I see a line of cars and they're all painted black
With flowers and my love, both never to come back
I see people turn their heads and quickly look away
Like a newborn baby it just happens ev'ryday

No more will my green sea go turn a deeper blue
I could not forsee this thing happening to you
If I look hard enough into the setting sun
My love will laugh with me before the morning comes
[ Lyrics from: http://www.lyricsfreak.com/r/rolling+stones/paint+it+black_20117875.html ]
I look inside myself and see my heart is black
I see my red door and it has been painted black
Maybe then I'll fade away and not have to face the facts
It's not easy facing up when your whole world is black

I see a red door and I want it painted black
No colors anymore I want them to turn black
I see the girls walk by dressed in their summer clothes
I have to turn my head until my darkness goes

Hmm, hmm, hmm...

I wanna see it painted black, painted black
Black as night, black as coal
I wanna see the sun, blotted out from the sky
I wanna see it painted, painted, painted, painted black
Yeah

Hmm, hmm, hmm...



The Guess Who, These Eyes, 1969



These eyes cry every night for you.
These arms long to hold you again.
The hurtin’s on me yeah,
But I will never be free no my baby, no no.
You gave a promise to me yeah and you broke it, you broke it. Oh, no.

These eyes watched you bring my world to an end.
This heart could not accept and pretend.
The hurtin’s on me yeah,
But I will never be free no no no.
You took the vow with me yeah.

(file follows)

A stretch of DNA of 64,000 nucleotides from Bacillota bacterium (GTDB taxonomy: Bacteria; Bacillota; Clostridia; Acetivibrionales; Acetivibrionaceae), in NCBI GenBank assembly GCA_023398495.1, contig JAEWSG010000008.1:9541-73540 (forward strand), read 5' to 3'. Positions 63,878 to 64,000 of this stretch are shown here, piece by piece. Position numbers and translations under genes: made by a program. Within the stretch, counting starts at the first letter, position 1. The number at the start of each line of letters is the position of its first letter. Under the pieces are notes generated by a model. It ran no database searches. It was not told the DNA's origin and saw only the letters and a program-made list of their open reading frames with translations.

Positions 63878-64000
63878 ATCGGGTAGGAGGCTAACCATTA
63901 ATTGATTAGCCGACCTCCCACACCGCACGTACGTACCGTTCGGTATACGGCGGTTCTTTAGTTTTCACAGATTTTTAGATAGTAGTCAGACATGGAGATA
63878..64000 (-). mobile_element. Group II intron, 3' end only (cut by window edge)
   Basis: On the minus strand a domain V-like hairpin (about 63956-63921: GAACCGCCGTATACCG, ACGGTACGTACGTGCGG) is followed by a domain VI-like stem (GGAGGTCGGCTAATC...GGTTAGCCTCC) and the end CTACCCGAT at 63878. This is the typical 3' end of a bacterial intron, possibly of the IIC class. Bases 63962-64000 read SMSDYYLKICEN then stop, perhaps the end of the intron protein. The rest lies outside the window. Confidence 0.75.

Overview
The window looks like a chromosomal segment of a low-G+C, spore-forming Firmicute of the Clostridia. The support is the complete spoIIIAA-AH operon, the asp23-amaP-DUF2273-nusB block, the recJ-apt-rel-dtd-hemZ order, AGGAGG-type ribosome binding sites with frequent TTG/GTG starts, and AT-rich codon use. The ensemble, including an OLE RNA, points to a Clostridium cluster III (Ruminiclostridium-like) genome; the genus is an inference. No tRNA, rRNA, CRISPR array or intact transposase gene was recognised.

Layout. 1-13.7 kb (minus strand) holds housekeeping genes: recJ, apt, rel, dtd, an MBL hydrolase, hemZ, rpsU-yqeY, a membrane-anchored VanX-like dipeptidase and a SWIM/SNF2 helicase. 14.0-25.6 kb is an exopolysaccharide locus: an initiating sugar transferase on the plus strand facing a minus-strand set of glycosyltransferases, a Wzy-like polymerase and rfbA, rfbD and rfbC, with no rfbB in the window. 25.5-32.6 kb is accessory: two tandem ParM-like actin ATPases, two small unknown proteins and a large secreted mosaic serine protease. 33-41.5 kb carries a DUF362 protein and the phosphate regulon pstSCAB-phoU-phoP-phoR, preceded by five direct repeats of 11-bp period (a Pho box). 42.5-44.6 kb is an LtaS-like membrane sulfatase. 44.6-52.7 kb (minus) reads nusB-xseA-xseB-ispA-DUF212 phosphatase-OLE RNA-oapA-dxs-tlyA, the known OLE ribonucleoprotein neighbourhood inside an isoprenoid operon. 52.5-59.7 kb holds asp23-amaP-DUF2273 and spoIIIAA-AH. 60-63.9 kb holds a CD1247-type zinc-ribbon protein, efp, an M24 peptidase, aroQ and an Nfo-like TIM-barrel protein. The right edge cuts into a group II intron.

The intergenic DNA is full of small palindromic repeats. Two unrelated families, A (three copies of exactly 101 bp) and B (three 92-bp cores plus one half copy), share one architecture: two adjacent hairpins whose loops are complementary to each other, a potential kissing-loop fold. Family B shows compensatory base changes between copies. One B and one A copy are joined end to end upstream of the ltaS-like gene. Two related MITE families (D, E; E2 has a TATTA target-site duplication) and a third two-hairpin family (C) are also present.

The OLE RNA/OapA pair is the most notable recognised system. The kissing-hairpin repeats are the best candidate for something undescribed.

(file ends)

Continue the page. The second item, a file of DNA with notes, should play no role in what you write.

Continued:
You spoke it, you spoke it, babe.

These eyes are cryin’
These eyes have seen a lot of loves
But they’re never gonna see another one like I had with you.
These eyes are cryin’
These eyes have seen a lot of loves
But they’re never gonna see another one like I had with you.

These eyes are cryin’
These eyes have seen a lot of loves
But they’re never gonna see another one like I had with you.

These eyes cry every night for you.
These arms, these arms long to hold you, hold you again.
These eyes are cryin’
These eyes have seen a lot of loves
But they’re never gonna see another one like I had with you.
These eyes are cryin’
These eyes have seen a lot of loves
But they’re never gonna see another one like I had with you.
These eyes are cryin’
These eyes have seen a lot of loves
But they’re never gonna see another one like I had with you.
These eyes are cryin’
These eyes have seen a lot of loves
But they’re never gonna see another one like I had with you.
Baby, baby, baby, baby.

Monday, July 18, 2011

Jon Leon, Elizabeth Zoë Lindsey Drink Fanta, Content, 2011


It came in the mail, it was unexpected, it was a thin slice of a book, white with muted teal text and four circles with pong dashes. It came with a note (not to me personally) from the book’s author, Jon Leon in the form of a statement. I read the statement, it was interesting. I opened the book and inside there were black and white cropped photos, screen grabs, of Elizabeth (Berkley), Zoë (Lund), Lindsey (Lohan) Fanta (a carbonated sugary beverage) and a couple of other things. It didn’t stop time and space, but it did something. It is something that you look at and then it sort of seeps in and you are compelled to look at over and over again.


It has been a week or so since I received this unexpected book and it has stayed with me. Leon has stayed with me. The girls have stayed with me. These women are actresses of a certain type. Seen, used and a damaged by their roles as sex pots, they tier a few generations starting with Zoë Lund, who I was unfamiliar with, that stared in Abel Ferrara’s Ms. 45 in 1981 (she was 19 or so) and also co-wrote and had a small part in Bad Lieutenant in 1991. She died of an over dose via cocaine at the age of 37. Her face recalls Anna Karina and Anne Hathaway but doped up and possibly just punched. Her face is different than today’s girls; it is darker with thicker eyebrows. Her face is not included as often as Elizabeth or Lindsey’s but its placement grounds the sequences giving the other images weight and mortal tragedy.